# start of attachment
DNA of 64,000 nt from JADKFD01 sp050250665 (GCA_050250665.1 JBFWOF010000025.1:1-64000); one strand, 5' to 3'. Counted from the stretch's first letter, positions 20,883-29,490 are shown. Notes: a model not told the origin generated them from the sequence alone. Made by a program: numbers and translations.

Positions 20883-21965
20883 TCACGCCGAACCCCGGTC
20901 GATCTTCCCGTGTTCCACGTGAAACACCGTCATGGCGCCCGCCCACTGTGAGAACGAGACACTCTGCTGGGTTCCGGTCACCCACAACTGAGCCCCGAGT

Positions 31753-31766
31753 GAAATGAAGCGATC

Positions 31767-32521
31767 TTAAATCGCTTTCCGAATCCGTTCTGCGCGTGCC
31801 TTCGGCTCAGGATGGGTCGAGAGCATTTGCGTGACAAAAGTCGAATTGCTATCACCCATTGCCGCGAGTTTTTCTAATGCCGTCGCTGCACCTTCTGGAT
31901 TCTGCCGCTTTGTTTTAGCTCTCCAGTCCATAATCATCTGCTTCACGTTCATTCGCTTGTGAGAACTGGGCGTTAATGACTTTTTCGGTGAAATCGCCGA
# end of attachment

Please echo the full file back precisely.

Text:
DNA of 64,000 nt from JADKFD01 sp050250665 (GCA_050250665.1 JBFWOF010000025.1:1-64000); one strand, 5' to 3'. Counted from the stretch's first letter, positions 20,883-29,490 are shown. Notes: a model not told the origin generated them from the sequence alone. Made by a program: numbers and translations.

Positions 20883-21965
20883 TCACGCCGAACCCCGGTC
20901 GATCTTCCCGTGTTCCACGTGAAACACCGTCATGGCGCCCGCCCACTGTGAGAACGAGACACTCTGCTGGGTTCCGGTCACCCACAACTGAGCCCCGAGT

Positions 31753-31766
31753 GAAATGAAGCGATC

Positions 31767-32521
31767 TTAAATCGCTTTCCGAATCCGTTCTGCGCGTGCC
31801 TTCGGCTCAGGATGGGTCGAGAGCATTTGCGTGACAAAAGTCGAATTGCTATCACCCATTGCCGCGAGTTTTTCTAATGCCGTCGCTGCACCTTCTGGAT
31901 TCTGCCGCTTTGTTTTAGCTCTCCAGTCCATAATCATCTGCTTCACGTTCATTCGCTTGTGAGAACTGGGCGTTAATGACTTTTTCGGTGAAATCGCCGA